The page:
Intensive bee farming In a normal colony the queen can live and produce eggs for several years. In commercial beekeeping, breeding better queens is a profitable business and queens are regularly killed and replaced – sometimes as often as every six months. The queen is often subjected to the stress of having her wings clipped to identify her and also to temporarily prevent ‘swarming’ – when bees leave one colony, with a new queen and form another one elsewhere (the natural way for bees to ensure their survival and genetic diversity).
Parasites Bee populations have been affected by two types of mite infestations in recent years: a tracheal mite and the varroa mite that attacks the intestines. Varroa, in particular, depresses the bees’ immune response, making it more prone to infection. In a healthy colony, varroa could to some degree be seen as useful, helping to cull the weaker members. But in already weakened artificial colonies they can be devastating.
Pesticides Pesticides used on food crops and other crops can affect bees, even at sub-lethal doses. Exposure can produce a kind of pesticide intoxication that makes the bees appear ‘drunk’, disrupts navigation, feeding behaviour, memory, learning and egg laying.
GM crops GM plants account for around 40% of US cornfields. A series of small studies from the University of Jena in Germany found that pollen from Bt corn made the bees more vulnerable to death as a result of carrying the varroa mite. The bacterial toxin in the GM corn appeared to alter the surface of the bees’ intestines, weakening them enough to allow the parasites to gain entry.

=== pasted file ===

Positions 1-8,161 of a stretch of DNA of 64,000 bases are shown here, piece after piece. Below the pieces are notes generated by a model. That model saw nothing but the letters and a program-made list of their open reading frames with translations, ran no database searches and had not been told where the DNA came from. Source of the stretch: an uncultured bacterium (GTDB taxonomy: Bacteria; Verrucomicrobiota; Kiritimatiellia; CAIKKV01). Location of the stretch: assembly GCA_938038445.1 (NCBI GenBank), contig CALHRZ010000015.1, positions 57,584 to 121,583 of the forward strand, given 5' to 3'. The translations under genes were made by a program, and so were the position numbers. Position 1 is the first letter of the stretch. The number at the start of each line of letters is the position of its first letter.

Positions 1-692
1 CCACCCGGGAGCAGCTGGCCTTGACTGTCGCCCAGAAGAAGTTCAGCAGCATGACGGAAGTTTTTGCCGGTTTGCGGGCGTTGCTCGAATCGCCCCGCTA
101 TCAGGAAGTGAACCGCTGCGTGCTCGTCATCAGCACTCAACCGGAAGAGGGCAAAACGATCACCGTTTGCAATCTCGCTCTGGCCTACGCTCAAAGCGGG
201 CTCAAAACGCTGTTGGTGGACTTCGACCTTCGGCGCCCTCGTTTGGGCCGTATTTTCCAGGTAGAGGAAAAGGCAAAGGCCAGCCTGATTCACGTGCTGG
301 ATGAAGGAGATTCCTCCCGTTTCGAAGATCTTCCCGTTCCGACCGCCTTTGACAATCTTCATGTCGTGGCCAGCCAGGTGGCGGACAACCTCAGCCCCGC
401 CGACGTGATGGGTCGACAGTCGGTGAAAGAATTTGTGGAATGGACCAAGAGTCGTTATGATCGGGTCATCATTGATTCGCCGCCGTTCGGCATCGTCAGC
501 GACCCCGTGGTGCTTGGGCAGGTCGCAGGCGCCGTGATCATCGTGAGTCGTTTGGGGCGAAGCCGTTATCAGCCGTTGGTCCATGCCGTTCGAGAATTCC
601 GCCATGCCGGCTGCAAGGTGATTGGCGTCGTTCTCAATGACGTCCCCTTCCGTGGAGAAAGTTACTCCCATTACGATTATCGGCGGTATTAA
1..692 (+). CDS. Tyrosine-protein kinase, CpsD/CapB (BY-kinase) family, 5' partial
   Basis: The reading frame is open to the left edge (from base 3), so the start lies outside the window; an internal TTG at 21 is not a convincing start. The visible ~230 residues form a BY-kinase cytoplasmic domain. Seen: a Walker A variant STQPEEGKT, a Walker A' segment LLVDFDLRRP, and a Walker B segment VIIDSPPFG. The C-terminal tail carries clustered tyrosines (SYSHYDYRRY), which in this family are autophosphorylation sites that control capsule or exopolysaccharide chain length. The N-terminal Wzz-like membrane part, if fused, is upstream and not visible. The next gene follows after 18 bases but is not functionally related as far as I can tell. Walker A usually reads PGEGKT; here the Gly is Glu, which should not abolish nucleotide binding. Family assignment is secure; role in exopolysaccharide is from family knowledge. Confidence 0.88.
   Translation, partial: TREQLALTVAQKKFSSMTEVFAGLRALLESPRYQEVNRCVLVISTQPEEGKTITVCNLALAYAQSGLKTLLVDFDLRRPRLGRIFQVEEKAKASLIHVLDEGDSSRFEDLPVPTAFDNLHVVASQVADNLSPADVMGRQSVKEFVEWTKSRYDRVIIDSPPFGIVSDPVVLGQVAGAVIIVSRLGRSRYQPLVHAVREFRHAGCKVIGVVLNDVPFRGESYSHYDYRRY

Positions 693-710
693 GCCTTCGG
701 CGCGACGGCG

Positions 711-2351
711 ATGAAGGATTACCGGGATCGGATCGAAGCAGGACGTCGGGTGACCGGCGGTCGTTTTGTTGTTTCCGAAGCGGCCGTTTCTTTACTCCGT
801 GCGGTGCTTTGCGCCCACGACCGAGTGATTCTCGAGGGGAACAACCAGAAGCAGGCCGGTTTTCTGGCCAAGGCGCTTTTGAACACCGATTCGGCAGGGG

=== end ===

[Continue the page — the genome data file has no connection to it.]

Electromagnetic fields As stories of CCD became more prominent, other theories have emerged. Mobile phones and overhead power lines have been blamed for interfering with bees’ homing radar and preventing them from getting back to their colonies.
The accumulated losses in bee populations over the last decade goes beyond troubling. given all we know and what is at stake it’s worth asking. how great does the loss have to be, and how long does it have to go on, before accept the man-made aspects of CCD and also take action to change our behaviour?